Whitney Museum of American Art
The Whitney Museum of American Art was founded in 1930 by Gertrude Vanderbilt Whitney, who was known as the leading advocate of American Art from 1907 to 1942. During this time, artists with innovative ideas were not given opportunities to exhibit and market their work. Therefore, Whitney purchased their work and showcased it for them. By doing so, she acquired more than five hundred pieces of art made by American artists. When Whitney offered to donate her collection to museums such as the Metropolitan Museum of Art, no museum was willing to accept it. This lead Whitney to open her own museum celebrating American artists and their art.
Backstory and Context
Gertrude Vanderbilt Whitney was born in 1875 in New York City. Throughout the first two decades of her life she fostered a reputation for creativity with particular interests in the arts. When she was twenty five years old she began to study sculpture under Hendrick Christian Anderson and James Fraser. Whitney eventually traveled abroad to Paris to study under Andrew O'Connor. Her love of art evolved over this time and became concentrated in American art. She appreciated American artist's works that were often over looked for being too different or unaccepted during the time period. Whitney recognized that she could help give these artists a platform to display their work. Thus, she began a collection of American art, and in 1907, she organized her first art exhibition at the Colony Club that showcased American contemporary paintings. Then, in 1914 she opened the Whitney Studio and it became the home to many of her collections.
In the decades leading up to her death in 1942, Whitney was recognized for her work in sculpture and pursued creative writing by becoming a published author. She continued to champion under-appreciated artists by buying their work, commissioning pieces, opening exhibitions, and even directly financially supporting artists. Throughout her life, Whitney opened a number of other studios in America and Europe, proving that she was truly the leading advocate for these artists.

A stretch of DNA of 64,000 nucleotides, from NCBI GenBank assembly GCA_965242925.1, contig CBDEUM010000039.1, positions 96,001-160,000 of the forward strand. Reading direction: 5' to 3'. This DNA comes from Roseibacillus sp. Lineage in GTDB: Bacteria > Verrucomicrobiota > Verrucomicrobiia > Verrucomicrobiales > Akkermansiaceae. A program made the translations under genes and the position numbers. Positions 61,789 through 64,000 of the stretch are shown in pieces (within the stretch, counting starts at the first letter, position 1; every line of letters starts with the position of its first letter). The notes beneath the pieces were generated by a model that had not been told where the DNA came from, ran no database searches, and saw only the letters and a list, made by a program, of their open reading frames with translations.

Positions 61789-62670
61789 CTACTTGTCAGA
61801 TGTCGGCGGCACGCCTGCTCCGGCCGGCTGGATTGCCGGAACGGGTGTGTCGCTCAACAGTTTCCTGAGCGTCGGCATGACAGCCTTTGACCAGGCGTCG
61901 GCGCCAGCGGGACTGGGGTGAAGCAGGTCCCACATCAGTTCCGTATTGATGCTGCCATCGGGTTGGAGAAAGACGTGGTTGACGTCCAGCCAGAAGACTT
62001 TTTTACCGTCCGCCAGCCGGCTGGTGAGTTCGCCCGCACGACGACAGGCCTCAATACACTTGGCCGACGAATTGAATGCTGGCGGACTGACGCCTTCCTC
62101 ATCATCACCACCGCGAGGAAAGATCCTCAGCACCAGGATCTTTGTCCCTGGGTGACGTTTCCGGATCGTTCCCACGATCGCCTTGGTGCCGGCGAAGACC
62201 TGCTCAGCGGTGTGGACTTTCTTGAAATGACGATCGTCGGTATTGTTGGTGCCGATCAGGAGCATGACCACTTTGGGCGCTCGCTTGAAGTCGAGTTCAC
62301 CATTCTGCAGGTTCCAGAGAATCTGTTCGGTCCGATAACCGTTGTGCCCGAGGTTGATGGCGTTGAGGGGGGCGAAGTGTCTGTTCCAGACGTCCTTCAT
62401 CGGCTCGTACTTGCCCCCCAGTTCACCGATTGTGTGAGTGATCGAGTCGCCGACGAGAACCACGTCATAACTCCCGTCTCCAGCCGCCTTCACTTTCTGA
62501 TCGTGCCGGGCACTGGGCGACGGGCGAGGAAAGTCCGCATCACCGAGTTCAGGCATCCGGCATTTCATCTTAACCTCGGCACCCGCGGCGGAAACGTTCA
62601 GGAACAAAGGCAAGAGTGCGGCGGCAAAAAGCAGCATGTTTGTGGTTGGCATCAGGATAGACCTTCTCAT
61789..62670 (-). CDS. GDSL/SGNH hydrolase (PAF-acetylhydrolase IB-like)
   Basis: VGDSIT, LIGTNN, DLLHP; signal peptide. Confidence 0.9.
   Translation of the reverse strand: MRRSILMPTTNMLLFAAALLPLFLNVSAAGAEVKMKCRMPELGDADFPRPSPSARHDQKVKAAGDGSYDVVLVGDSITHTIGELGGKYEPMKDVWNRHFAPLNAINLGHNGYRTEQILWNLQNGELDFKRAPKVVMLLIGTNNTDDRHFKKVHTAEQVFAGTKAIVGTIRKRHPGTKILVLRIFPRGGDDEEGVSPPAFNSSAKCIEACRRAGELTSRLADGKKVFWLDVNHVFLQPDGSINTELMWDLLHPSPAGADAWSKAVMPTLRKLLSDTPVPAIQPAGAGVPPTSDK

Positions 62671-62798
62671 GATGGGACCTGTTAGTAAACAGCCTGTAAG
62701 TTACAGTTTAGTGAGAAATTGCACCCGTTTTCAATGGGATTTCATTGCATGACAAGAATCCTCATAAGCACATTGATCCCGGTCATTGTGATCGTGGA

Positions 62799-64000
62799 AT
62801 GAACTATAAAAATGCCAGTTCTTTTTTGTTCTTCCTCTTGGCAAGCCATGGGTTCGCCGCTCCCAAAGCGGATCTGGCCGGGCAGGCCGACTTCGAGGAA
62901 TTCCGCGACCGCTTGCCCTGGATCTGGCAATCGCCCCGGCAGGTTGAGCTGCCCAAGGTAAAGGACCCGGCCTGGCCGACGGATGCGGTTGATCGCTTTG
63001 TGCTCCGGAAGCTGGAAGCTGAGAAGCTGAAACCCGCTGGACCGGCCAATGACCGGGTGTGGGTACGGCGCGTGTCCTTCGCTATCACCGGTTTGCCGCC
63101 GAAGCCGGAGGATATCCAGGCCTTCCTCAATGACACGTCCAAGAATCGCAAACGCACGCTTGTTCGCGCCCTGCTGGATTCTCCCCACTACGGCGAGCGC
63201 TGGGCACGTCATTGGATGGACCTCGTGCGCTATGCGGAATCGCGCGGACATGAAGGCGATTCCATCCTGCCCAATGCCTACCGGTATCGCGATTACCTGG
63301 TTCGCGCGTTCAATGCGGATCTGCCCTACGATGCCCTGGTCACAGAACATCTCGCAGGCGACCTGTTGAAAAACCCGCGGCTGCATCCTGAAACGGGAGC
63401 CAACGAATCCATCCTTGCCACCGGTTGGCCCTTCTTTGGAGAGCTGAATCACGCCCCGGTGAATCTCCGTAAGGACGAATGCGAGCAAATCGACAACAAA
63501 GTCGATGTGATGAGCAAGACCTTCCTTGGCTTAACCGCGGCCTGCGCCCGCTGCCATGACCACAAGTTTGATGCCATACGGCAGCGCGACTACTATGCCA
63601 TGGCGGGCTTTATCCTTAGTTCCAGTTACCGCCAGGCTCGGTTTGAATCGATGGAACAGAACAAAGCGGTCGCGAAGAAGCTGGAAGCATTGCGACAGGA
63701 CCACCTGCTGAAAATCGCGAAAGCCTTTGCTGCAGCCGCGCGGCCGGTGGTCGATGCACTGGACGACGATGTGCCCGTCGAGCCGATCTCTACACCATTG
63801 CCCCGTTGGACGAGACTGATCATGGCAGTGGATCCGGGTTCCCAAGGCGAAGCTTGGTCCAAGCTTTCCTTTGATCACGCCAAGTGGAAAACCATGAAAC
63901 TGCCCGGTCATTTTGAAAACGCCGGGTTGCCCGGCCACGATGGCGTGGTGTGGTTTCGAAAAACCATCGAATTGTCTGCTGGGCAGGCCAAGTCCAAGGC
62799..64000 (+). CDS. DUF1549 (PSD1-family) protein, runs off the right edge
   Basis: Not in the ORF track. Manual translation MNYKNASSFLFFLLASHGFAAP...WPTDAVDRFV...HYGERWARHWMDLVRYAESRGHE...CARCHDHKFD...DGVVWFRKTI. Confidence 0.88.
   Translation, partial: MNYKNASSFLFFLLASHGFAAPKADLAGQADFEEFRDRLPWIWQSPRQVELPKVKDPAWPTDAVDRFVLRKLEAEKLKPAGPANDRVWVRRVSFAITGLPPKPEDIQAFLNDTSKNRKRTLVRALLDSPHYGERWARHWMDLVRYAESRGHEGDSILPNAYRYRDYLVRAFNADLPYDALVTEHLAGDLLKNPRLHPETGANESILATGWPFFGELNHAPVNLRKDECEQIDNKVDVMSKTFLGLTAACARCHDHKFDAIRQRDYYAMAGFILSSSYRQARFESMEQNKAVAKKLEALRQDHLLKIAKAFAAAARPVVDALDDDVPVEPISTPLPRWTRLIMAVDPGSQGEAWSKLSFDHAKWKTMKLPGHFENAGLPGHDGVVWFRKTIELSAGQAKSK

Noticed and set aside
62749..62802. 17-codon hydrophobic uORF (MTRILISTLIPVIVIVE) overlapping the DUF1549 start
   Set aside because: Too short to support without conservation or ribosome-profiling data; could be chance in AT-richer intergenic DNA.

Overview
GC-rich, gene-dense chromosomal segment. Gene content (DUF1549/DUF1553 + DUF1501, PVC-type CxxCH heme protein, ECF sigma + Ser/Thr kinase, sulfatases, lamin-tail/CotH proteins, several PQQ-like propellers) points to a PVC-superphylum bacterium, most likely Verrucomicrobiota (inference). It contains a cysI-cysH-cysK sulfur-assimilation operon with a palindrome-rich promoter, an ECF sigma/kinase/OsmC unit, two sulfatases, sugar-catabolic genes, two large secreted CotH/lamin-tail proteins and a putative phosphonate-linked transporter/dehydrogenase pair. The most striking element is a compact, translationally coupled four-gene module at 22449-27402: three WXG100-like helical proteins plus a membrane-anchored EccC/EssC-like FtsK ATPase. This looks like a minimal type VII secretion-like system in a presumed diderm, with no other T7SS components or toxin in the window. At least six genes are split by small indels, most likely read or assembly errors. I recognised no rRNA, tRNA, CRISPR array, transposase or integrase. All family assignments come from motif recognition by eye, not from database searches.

The Whitney Studio eventually became the Whitney Museum of American Art in 1931. The museum moved from its original location on West Eighth Street in Greenwich Village to a larger site on West 54th Street in 1954. Continued expansion of the museum's collections caused the need for relocation again in 1963. The new building on Madison Avenue at 75th Street opened in 1966 and remained in operation until October 20, 2014. The present location of the Whitney Museum of American Art opened on May 1, 2015 at 99 Gansevoort Street. The 2015 building was designed by internationally acclaimed Italian architect Renzo Piano. The move proved to be a triumph, and in 2016, the Whitney boasted some of the most impressive attendance numbers of any museum in the world.
Today, the Whitney's collection has expanded to include over 21,000 pieces of twentieth and twenty-first century American art, with works by over 3,000 artists. Whitney's original and founding collection of approximately 600 pieces of American works is included in today's collection. The Whitney offers lectures, readings, tours, workshops, and family programs to the public, and offers free digital access to selections from exhibitions, performances, audio guides, and more. The Whitney Biennial – one of the museum's many programs – is the longest running-running survey of American Art, dating back to 1932. The Whitney also maintains the Frances Mulhall Achilles Library, which is a comprehensive research collection of materials relating to twentieth century modern and contemporary art. The Museum continues its original mission to be a platform for American artists to showcase their work.
"Gertrude Vanderbilt Whitney Papers, 1851-1975, bulk, 1888-1942." Archives of American Art. http://www.aaa.si.edu/collections/gertrude-vanderbilt-whitney-papers-7107/.
"History of the Whitney." Whitney Museum of American Art. http://whitney.org/About/History.
Library, Whitney Museum of American Art. Accessed October 17th 2020. https://whitney.org/Collection/Research/Library.
Stathaki, Ellie. Under Construction: The Whitney Museum's new HQ by Renzo Piano in New York, Wallpaper. October 16th 2013. Accessed October 17th 2020. https://www.wallpaper.com/architecture/under-construction-the-whitney-museums-new-hq-by-renzo-piano-in-new-york.
Visitor Figures 2016 Exhibition & Museum Attendance Survey. The Art Newspaper Review, vol. 289. Published April 1st 2017.
1931. Whitney Museum of American Art. Accessed October 17, 2020. https://whitney.org/about/history.
Lederman, Ed. "Whitney Museum of American Art." Whitney Museum of American Art. Accessed October 17, 2020. https://whitney.org/about.